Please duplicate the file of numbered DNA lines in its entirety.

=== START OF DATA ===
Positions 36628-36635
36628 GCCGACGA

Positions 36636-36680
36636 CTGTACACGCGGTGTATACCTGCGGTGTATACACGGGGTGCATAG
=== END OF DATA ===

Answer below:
Positions 36628-36635
36628 GCCGACGA

Positions 36636-36680
36636 CTGTACACGCGGTGTATACCTGCGGTGTATACACGGGGTGCATAG